Business presentations are a very important and frequent part of doing business. A lot of the times, sales depend on a successful presentation. However, more often than not, they are maligned as boring. But that doesn’t have to be true: you can make your presentation informative and interesting for your audience. It’s not simple – people are easily distracted, but it’s possible not to bore your listeners to death.

Here are a few rules to follow for a good presentation.

Keep it Concise

There’s nothing worse than a long ramble with a lot of extraneous information. Stick to your key points, illustrated with an interesting example or two. Your audience is unlikely to be interested in too much background. Instead, focus on their perspective. How does your data pertain to them? What use can they have, and what problems of theirs can you solve? Your presentation should have a clear purpose, and it’s your goal to achieve that purpose. Everything that doesn’t serve that goal directly can be cut. Tailor your presentation for your audience – are they knowledgeable about the field and comfortable with the terminology. A lot of the times, if you misjudge the level at which you should speak, you will miss the target completely.

Bust Out the Unexpected

The unexpected is what grips the imagination. It can be a particularly surprising statistic, or a fascinating example. Some speakers choose to use interesting props and other visual aids. Whatever it is, if it can wake your audience up and draw their attention, then use it. In general, presentations that sell an idea, do much better than the extremely pragmatic ones. People are tired of products, but they still want certain values. If you can turn your presentation into an interesting story that will appeal to their value system and somehow connect your product to their life, you have a much higher chance of winning them over.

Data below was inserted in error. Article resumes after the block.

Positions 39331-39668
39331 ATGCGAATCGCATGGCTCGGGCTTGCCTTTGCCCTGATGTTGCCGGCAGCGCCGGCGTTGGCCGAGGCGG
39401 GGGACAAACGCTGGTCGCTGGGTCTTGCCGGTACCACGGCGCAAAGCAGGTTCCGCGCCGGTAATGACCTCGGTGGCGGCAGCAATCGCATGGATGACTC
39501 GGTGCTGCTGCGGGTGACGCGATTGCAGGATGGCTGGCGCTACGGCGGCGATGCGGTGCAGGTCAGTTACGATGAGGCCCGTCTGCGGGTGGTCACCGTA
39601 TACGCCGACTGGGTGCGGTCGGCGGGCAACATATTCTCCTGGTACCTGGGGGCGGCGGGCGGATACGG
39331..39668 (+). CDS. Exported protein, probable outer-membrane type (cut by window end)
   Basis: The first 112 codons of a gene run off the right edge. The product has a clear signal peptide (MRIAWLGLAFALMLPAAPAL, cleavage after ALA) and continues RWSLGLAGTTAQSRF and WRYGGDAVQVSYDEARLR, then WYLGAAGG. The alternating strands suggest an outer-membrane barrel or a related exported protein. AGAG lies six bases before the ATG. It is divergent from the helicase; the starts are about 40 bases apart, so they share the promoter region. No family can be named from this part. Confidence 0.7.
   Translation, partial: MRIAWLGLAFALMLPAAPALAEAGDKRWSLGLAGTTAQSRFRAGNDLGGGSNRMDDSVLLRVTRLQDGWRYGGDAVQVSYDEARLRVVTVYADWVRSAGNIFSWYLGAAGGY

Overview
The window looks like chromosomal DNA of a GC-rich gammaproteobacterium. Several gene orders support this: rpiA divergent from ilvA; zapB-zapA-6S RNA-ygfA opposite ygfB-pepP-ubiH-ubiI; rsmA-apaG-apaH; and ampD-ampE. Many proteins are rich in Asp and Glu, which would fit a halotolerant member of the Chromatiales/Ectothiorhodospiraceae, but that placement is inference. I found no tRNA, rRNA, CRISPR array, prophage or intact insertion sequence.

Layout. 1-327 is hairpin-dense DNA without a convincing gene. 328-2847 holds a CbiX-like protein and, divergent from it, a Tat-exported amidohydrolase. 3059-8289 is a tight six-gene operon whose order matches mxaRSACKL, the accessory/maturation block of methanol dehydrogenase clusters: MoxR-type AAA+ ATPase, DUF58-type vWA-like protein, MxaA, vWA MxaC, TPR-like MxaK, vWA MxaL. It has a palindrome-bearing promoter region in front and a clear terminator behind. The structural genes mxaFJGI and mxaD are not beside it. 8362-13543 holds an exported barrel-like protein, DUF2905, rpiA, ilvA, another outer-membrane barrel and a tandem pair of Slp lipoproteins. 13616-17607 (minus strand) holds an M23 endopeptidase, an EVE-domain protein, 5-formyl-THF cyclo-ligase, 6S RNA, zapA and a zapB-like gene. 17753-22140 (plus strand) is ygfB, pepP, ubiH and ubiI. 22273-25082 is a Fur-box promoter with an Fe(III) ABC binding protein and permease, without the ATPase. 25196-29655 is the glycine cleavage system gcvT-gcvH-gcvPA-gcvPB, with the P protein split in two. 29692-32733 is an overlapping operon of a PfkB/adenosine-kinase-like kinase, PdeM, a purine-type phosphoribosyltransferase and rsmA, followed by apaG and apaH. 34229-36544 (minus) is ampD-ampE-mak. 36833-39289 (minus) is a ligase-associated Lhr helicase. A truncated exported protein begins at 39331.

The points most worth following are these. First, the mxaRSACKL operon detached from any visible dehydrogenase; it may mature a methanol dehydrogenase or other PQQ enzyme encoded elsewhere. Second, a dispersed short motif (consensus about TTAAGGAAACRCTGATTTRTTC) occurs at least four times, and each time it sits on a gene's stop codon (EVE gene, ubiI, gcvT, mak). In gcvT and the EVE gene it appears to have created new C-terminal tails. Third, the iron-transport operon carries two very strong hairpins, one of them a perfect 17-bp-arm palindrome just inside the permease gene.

Mind Your PowerPoint

PowerPoint is at the heart of every presentation, but that doesn’t mean that they all need to look exactly the same. A professional PowerPoint presentation can make all the difference. Everything matters: the font, the pictures, the layout. Instead of spelling out every single detail, your presentation should contain key points, that will drive home the point you are trying to convey. The font should be large and easy to read – novelty fonts might seem unprofessional and should be avoided. The color scheme should be eye-catching but pleasant. The point is, the PowerPoint is there to back you. That means you are the main show, and the slides are just a supporting act.

Rehearse to Perfection

Don’t just prepare your presentation and then think that you’ve done everything that you can. You need to rehearse your delivery until you have ironed out every single glitch. If you are feeling self-conscious and uncomfortable in your delivery, people will feel it and they will tune out. Confidence comes from feeling secure – and you will feel secure if you know your material inside and out. Weed out beginners mistakes such as speaking in monotone, going too fast or too slow or flubbing your slides. It’s always a good idea to add a bit of flair. There’s no need to overdo it, but a touch of the theatrical and a joke or two are sure to help you keep your audience’s attention. Be authentic and true to yourself – you will be much more likely to forge a connection with your audience.

With just a bit of effort and thought, you can create a powerful presentation that will help you close the deal, instead of boring your audience to tears.

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